News Update


Usman Khawaja will ‘contest’ the decision of the cricket authorities regarding the message to Gaza.

Usman Khawaja, an Australian cricket player, says he will “fight” the decision to wear shoes with pro-Palestinian inscriptions on them.

At a Test match against Pakistan, the batter had intended to wear shoes with the phrases “freedom is a human right” and “all lives are equal” on them.

According to Khawaja, the International Cricket Council forbade this because it deemed the remarks to be “political”.

He clarified in a video message that the words on his shoes were only a “humanitarian appeal”.


The 36-year-old said in the tearful video that was uploaded to Instagram on Wednesday, “I will respect (the International Cricket Council’s) view and decision, but I will fight it and seek to gain approval.”

While preparing for the next Test in Perth, Khawaja, a Muslim, was seen wearing the sneakers earlier this week. He has previously advocated for Gaza’s inhabitants on social media.

“No one gets to pick their birthplace… Growing up, I already sensed that my life wasn’t on par with others’. Fortunately, though, I have never lived in a society where inequality meant the difference between life and death,” he remarked.

Khawaja had shared a Gaza-based Unicef video on Instagram along with the following remarks: “Do people not care about the killing of innocent people? Or do they become less significant because of the color of their skin? or the faith they follow? If you genuinely believe that “we are all equal,” then these things should not matter.”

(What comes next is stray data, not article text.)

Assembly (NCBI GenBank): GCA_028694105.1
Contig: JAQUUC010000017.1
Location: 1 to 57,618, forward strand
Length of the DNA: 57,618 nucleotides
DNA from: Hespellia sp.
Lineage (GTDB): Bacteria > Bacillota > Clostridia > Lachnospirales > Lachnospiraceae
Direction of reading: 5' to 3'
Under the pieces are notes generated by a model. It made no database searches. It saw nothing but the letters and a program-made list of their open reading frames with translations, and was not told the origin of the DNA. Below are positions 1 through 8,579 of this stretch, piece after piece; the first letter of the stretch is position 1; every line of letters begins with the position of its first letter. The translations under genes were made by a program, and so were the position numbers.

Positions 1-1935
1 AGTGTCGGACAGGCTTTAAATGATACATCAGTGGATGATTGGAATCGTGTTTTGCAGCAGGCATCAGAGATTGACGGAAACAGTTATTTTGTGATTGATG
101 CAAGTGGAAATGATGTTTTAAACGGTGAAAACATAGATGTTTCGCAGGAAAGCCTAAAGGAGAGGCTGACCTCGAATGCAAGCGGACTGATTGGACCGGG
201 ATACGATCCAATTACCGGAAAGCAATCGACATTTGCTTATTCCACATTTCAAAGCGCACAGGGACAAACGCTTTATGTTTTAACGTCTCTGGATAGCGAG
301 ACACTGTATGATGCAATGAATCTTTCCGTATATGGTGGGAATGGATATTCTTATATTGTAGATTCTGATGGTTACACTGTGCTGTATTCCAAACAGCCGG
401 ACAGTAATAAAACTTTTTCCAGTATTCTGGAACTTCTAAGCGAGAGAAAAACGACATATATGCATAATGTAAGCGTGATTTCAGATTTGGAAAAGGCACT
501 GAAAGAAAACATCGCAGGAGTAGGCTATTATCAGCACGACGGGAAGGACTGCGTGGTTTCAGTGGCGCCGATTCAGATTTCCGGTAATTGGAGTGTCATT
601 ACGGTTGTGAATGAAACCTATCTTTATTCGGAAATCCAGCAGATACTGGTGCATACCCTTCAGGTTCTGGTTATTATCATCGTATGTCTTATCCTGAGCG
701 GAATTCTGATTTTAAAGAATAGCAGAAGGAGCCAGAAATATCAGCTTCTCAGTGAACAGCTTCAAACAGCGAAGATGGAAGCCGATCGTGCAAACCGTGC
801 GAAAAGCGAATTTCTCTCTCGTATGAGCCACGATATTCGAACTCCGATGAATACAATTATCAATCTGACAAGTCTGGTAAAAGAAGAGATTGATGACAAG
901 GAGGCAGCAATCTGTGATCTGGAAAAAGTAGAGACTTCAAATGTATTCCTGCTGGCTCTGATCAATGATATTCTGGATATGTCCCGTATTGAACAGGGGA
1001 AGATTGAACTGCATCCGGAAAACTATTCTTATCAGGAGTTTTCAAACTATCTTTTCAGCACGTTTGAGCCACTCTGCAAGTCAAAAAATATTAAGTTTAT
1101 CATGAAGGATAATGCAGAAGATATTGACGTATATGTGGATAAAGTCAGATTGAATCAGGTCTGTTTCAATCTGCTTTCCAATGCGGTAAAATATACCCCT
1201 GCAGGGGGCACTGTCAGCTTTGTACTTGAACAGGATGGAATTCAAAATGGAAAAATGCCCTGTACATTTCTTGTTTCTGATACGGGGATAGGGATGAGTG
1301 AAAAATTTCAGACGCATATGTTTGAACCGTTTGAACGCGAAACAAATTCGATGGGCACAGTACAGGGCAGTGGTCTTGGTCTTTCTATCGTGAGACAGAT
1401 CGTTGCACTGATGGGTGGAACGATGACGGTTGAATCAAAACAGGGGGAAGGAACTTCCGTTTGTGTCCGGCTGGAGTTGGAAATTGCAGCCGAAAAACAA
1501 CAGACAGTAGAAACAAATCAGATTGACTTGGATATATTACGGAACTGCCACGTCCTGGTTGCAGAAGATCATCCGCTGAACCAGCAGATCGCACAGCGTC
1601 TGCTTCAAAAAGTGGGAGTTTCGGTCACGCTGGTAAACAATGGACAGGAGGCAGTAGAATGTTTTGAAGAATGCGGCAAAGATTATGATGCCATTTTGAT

According to Australia’s cricket board, Khawaja needs to follow international regulations that forbid “personal messages”.

“We back our players’ freedom to voice their personal beliefs. However, the players are expected to respect the ICC’s rules, which forbid the display of private messages, according to a statement released by Cricket Australia on Wednesday.

According to Captain Pat Cummins, “I don’t think his intention was to make too big of a fuss.”

“All lives are equal, I believe he had. That doesn’t seem to be that polarizing. Nobody can really have too many complaints about it, in my opinion.”

Anika Wells, the minister of sport, also told reporters that she didn’t think his shoes broke any ICC regulations.

“A fantastic athlete and fellow Australian, Usman Khawaja is.” He must should be able to voice his opinions on issues that are significant to him. He’s done it in a civil and courteous manner,” she remarked.

However, former Australian cricket players Simon O’Donnell and Rodney Hogg have stated that political statements have no place on the pitch.

“Absolutely respecting Usman Khawaja’s own convictions… Nonetheless, O’Donnell stated on local SEN radio that “he has no right, zero, zero, to bring his personal beliefs and instill those onto others while he’s representing Australia.”

Players and officials are prohibited from wearing anything with “potentially divisive” or political themes on it without the governing body’s permission, according to ICC regulations.

Referees are also authorized by the regulations to prevent players from entering the field if they are wearing any “non-compliant” apparel.

Similar advice was given to England batter Moeen Ali in 2014 before a Test match against India, telling him to cease wearing wristbands endorsing Gaza.


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